There are still farms in Dane County. Thanks to all those high-rise buildings on the isthmus, we have built up more than out and saved lots of farmland. In the elevator once in a while, someone mentions that some mayor lost his reelection for supporting taller buildings, but everyone figures he must have been an idiot in other ways.
The morning traffic reports are about bike paths. Reports like "things are moving along well on the Southwest path until you get to a backup at the Missing Link" are commonplace. The reason is that bikes are the only vehicles that move without the aid of smart transportation technology, which keeps cars moving at a consistent speed and a safe distance from one another.
People take the State Street Streetcar for granted. Once in a while, you will overhear somebody on the streetcar say, "Yeah, my grandmother said some mayor lost his reelection over this thing, but this is too cool. He must have been an idiot in other ways."
Madison's public schools are still among the nation's best. The unsustainable revenue limits imposed by the state finally imploded when people realized that good schools are worth the investment. However, referenda are now required for highways and Defense Department purchases. Last year, a referendum to allow the Pentagon to expand failed narrowly, but proponents hope to try again this fall.
The UW-Madison ranks first in research and affordability but has dropped to fifth-best party school. The most important research breakthrough on campus was a "reality enhancement" drug that, when given to state legislators, led to the realization that the UW is the state's biggest economic engine and deserving of support. As for the drop in party-school ranking, a doddering old former mayor whose name nobody can pronounce was heard to grumble, "Back in my day, we really knew how to party!"
Politics and society
The Legislature is still arguing about property-tax relief and campaign finance reform. State Sen. Mike Ellis, now 90, flirts for months with the idea of running for governor, heartening those who remain hopeful that progress in these areas can yet be made. He ultimately decides against it, saying he doesn't think he could raise enough cash.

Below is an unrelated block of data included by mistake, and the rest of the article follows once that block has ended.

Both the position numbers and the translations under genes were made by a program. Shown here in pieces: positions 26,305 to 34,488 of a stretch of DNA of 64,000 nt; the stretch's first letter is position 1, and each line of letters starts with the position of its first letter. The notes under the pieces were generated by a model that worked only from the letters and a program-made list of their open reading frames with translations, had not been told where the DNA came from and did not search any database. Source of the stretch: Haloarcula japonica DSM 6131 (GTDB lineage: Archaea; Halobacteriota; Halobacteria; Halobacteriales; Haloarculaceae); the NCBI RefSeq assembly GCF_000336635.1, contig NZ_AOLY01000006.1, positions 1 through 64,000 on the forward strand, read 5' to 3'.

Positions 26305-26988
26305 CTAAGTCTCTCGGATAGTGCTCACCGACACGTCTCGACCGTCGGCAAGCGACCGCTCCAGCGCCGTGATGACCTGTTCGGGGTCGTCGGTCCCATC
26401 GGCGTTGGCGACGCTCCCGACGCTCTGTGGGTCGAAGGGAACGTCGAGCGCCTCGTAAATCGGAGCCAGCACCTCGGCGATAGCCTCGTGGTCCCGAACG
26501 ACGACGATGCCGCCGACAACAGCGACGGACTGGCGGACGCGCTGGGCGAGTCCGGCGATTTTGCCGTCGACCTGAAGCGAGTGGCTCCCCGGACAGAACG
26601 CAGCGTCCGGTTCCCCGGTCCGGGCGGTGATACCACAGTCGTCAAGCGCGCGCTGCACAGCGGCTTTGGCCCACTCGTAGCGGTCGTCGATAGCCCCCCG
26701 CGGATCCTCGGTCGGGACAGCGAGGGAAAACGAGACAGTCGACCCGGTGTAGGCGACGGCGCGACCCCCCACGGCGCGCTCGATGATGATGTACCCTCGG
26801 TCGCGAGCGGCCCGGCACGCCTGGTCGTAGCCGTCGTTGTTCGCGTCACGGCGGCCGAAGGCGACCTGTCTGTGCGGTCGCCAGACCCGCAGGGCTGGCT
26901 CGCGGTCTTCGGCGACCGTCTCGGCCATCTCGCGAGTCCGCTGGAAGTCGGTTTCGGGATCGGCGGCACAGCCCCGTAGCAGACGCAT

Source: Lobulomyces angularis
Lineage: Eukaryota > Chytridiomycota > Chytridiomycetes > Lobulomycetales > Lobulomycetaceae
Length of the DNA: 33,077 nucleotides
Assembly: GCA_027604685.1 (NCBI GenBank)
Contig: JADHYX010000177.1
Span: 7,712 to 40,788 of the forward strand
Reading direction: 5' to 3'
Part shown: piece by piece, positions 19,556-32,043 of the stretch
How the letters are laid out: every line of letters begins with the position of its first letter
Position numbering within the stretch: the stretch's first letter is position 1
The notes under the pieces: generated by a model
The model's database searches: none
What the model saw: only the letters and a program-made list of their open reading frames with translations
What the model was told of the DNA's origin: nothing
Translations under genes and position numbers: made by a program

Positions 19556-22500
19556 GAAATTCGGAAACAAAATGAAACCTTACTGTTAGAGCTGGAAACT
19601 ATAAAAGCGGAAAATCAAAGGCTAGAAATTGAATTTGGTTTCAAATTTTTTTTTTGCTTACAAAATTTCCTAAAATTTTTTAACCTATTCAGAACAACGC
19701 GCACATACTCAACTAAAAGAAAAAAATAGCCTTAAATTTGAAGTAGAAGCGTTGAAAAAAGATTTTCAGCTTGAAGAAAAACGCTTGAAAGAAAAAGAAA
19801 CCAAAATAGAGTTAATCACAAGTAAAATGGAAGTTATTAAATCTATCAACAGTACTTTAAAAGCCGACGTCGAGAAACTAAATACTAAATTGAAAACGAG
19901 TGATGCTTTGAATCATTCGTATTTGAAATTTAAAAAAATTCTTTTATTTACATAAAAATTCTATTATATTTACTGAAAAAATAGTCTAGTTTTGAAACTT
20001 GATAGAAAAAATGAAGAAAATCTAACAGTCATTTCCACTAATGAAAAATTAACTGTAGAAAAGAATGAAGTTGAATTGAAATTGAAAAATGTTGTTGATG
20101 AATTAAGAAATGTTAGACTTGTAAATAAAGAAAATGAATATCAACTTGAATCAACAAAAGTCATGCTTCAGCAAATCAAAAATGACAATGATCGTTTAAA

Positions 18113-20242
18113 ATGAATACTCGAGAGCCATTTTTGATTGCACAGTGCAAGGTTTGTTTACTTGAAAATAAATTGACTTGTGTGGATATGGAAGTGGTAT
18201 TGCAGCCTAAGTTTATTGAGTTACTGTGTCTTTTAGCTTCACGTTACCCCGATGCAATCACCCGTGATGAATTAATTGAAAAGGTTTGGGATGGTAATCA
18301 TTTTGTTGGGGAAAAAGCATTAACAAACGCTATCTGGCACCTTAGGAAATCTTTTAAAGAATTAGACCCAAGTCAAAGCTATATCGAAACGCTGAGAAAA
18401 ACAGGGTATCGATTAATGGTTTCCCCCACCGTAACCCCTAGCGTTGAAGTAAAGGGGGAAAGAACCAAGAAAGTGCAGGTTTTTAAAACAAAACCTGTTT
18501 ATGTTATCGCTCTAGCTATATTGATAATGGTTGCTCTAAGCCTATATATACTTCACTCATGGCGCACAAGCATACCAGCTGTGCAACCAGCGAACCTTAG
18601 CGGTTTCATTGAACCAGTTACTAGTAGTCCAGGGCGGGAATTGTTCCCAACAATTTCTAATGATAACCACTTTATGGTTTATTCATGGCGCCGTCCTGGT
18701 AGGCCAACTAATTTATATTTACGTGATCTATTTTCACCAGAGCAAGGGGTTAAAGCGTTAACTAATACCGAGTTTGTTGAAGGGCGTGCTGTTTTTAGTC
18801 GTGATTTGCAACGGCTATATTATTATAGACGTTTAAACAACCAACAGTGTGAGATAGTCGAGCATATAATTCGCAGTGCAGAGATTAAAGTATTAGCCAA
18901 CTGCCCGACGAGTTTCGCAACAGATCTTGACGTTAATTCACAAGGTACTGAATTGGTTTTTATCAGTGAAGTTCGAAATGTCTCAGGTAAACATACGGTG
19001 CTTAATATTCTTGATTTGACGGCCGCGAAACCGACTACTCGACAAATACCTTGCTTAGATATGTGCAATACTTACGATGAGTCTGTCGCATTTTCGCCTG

Everybody has forgotten that same-sex marriage was once controversial. Members of the millennial generation never understood what all the fuss was about and helped overturn all those state constitutional amendments banning gay marriage. In fact, it all started in 2006, when Wisconsin became the first state in the nation to reject a constitutional amendment banning same-sex marriages, civil unions, domestic partner benefits and Lord knows what else.
Today, amendments meant to discriminate against gay people are grist for the same constitutional scholars who study Jim Crow laws and the Dred Scott decision. Married gays and lesbians argue over money and the remote control while spending too much time going to and from their kids' soccer games.
We are older and more colorful. In 2006, a little more than one in five Dane County residents were over 65. In 2031, it is one in four. In 2006, about 20% of Madisonians were African American, Hispanic or Asian. By 2031, we are one-third people of color. Today, more work is done by senior volunteers, and the local food, music and art scenes are all more interesting as a result of our greater diversity.
The Overture Center is the same. It was built for the ages and remains a nationally known and admired venue. Local arts groups have thrived in its new spaces; CTM Madison Family Theatre recently celebrated its 65th-anniversary season with a run of sold-out shows, thanks in part to all those families now living downtown.
Halloween on State Street is now peaceful. The difference came when a former mayor no one remembers with a name nobody knows how to pronounce replaced the pepper spray used to quell disturbances in the early '00s with biological agents that change the mood of the crowd. Now, after being sprayed, revelers drop their projectiles and give police a big group hug. Then everybody goes home to bed for a good night's sleep.